I keep coming back to that “Banana Slug”. That’s a plus here because “Manitoba Maples” follows the same descriptive profusion, and is crafted with good cheer (“bug havens, bird bramble,/messed-up misshapen bouffant heavies”). It could have been a developing minus in that Tyler has found a cupola and is mining it with the energy of the workers in Emile Zola’s Germinal. No one should be typecast after acting in his first movie. And the poet’s first-book gaze shouldn’t be filtered through a glaucomatous aperture, so its heartening to see the observational highlight, here -- maples -- er … break new ground.


A pallid, empty, unfunny sci-fi proposal.


The psychological portrait is individuated though glancing. The subject matter cries out for narrative exposition, but I’m not sure Tyler cares (or is able) to develop human complexities with the same panache he lavishes on animals, insects, birds, and natural phenomena. And even in this truncated characterization, lines repeatedly trip over one another (“nothing/touches him. Rain arcs around him on his/cruel commute that never takes him home.”)


The shorthand declaratives (“Forget it, scooter”, “Listen, lightweight”) don’t have the snap of similar aggressive voices in poems by Karen Solie and Ken Babstock, for example. And the tone doesn’t earn any force because of the inadequate context. The sound here is akin to a carefully produced cover of an original, all the informing passion and rough edges muffled in an unintended caricature.


The changing of the seasons is such a staple of the poetic landscape that to write on that theme now is to go beyond cliché, beyond kowtowing to the canon, beyond rearranging the furniture, to a zone only successfully negotiated by ironic self-consciousness or dramatic new metaphors. Tyler opts for the latter (with one three-word exception, mentioned later), but the metaphorical thrust is a maladroit list (his fallback modus operandi) which culminates in a terribly integrated mythical enactment (“Cronus eating his children. The shattered house/of Job. Kali beading her tether of skulls.”). Yes, the first snow is sometimes a harbinger for fatal accidents amd hypothermia. And that first flake -- that’s one small flake for a person, one giant mound for personhood -- contains multitudes, to mix poetic allusions. But the pathetic fallacy of the oak, the overblown proportion of “pissing/jet cold brew down chimneys”, and the self-regarding wink “Proto-poetic provocateur” bury this poem in a winter of its own making.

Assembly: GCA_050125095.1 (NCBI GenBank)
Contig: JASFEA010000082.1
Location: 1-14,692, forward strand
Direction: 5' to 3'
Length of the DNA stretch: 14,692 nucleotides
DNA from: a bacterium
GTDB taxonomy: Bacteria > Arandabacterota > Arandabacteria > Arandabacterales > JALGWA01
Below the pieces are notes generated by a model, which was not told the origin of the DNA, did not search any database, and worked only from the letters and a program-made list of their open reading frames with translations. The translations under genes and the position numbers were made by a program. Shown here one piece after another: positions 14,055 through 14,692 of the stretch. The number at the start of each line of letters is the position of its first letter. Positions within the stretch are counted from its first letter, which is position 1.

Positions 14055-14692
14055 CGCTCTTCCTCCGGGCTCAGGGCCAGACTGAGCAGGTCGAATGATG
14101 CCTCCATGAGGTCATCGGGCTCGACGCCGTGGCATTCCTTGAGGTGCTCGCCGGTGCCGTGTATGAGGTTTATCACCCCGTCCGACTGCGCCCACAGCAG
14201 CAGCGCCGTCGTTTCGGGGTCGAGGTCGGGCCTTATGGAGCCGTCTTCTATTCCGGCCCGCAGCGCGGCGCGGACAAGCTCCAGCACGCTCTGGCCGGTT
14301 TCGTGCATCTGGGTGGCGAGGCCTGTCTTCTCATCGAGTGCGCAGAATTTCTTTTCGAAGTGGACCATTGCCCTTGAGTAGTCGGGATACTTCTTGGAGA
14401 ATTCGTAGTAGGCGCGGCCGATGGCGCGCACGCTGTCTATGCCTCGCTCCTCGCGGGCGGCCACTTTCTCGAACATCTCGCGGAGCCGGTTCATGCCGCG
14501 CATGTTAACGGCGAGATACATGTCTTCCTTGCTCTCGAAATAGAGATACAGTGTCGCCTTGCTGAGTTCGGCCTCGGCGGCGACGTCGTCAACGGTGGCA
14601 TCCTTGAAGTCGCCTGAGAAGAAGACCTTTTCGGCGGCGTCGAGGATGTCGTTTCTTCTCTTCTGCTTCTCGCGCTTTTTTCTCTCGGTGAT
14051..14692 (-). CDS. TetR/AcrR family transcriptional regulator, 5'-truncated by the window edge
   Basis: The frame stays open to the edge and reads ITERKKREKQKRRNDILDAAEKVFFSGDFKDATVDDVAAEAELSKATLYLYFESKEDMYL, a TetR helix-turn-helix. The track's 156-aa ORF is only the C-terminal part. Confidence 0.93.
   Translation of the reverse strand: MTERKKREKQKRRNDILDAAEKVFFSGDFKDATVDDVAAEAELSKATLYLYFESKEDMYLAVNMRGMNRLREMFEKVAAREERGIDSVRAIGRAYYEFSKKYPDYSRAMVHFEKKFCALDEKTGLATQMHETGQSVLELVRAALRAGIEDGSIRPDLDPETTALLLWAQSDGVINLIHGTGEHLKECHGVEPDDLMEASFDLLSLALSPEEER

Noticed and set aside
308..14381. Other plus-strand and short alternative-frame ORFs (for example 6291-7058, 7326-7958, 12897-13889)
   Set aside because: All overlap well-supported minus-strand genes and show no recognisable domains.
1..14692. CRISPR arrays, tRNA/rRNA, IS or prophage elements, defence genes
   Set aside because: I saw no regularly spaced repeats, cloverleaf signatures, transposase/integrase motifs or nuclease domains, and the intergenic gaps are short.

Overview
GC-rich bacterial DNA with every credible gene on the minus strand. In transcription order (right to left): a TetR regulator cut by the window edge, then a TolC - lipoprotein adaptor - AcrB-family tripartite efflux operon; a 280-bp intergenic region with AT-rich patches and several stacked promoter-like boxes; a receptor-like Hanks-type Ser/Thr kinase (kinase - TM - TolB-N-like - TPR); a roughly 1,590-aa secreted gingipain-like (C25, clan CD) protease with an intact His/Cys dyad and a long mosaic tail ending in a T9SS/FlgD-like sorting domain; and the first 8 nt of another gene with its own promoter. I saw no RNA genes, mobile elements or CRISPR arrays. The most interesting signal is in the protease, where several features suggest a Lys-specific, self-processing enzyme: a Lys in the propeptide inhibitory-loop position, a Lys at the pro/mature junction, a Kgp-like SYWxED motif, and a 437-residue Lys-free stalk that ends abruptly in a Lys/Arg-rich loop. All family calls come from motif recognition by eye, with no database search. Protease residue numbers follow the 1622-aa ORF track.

How far Tyler’s come from naming the animals in that strangled linguistic garden. The relentless compounds pile up like the abused spring snow the poem’s addressee -- the plow -- shoves along. I like “climate abscess” and “synthesized sludge”.


The personification of the house is much better than that of the oak in “First Snow”, though a few similes puzzle (“Ice brittles, shrinks like a clerk”; “shingles/rough as North Sea skin”).


“Rubbing snow’s grief into our flesh”. Ugh! To be grossly pedantic, snow is crystalline ice water and has never been known to harbour or express grief. Do “we” become “as snow” under certain temperatures and conditions? That insight has been logged before Eric the Red brandished his sword. If there’s grief, it’s experienced by the “rubber”, but this would mean creating characters, a complexifying and emotional challenge that is sidestepped throughout this book in favour of the “safe” route of nature-and-object personae. I realize metaphors are involved. But a successful metaphor has to work on both sides.


The first of nine poems in the section “Home” which close out the book, “Dressing Arthur” is convincingly consistent in tone throughout. There were problems with a few details -- I’ll never believe an invalid can muster the strength to let go “obscenities … from his gut” -- but their recounting in mundane sharpness (“V-neck wiped/with dinner”) is a welcome change from the proclivity outlined in the commentary of the previous poem. I also like that Tyler is a definite presence in the poem, though a proportional one.


Phyllis was nearing “the end of language”, but there’s no excuse for the clear-minded observer to cloak this poem in generalities (“Scripts, and snippets of songs/play through her”) and awkward metaphor (“the end of language,/its crumbling walls reveal her/spitting the gravel of her name.”).


After reading “Gwen Asking the Time” many times, lines and phrases refuse to be retrieved. The poem feels like it was created through a processing plant: attention to detail is exacting, but the sound is lifeless.


One of a handful of this book’s keepers, “Feeding Rena” is strong in metaphor and image, with fine summation (“her eyes, stones on a prairie road, watch everything and nothing.”). Rena will live.


The Wile E. Coyote-one-second-pause-mid-air-off-a-cliff enjambments are appropriate and highly effective. It’s not easy representing these lives, and interiors must be sought and conveyed with subtlety and clarity. That Tyler has gone three-for-five so far in this section is to his credit.


Good. I can see many things here. And with clear vision (either in experience or imagination), a transforming space is created for the reader. “[H]e staggers/toward you, ready to timber”, “tilts that boulder of a head”, are strong entries, presaging both mild fear and sadness.


Jack's an interesting person, all right, perhaps one still in the early stages of dementia, though it's obvious he still possesses a strength of character lacking in many others of sound mind and body. And that's the good news, here. The details, "as is", didn't make it as a poem.


The run-on block paragraph is the perfect form for the frantic Alzheimer’s patient in this poem. A terrifying experience, Tyler chooses wisely by letting the scrambled narrative run its course. Excellent bites include, “our hands group like fish to catch her” and “the ground a narrow beam”.


“She wants to lead/you someplace holier.” “Want” is a sublime word choice. Powerful, understated, honest, concise, “Violet” is an obvious choice to close out this very good final section.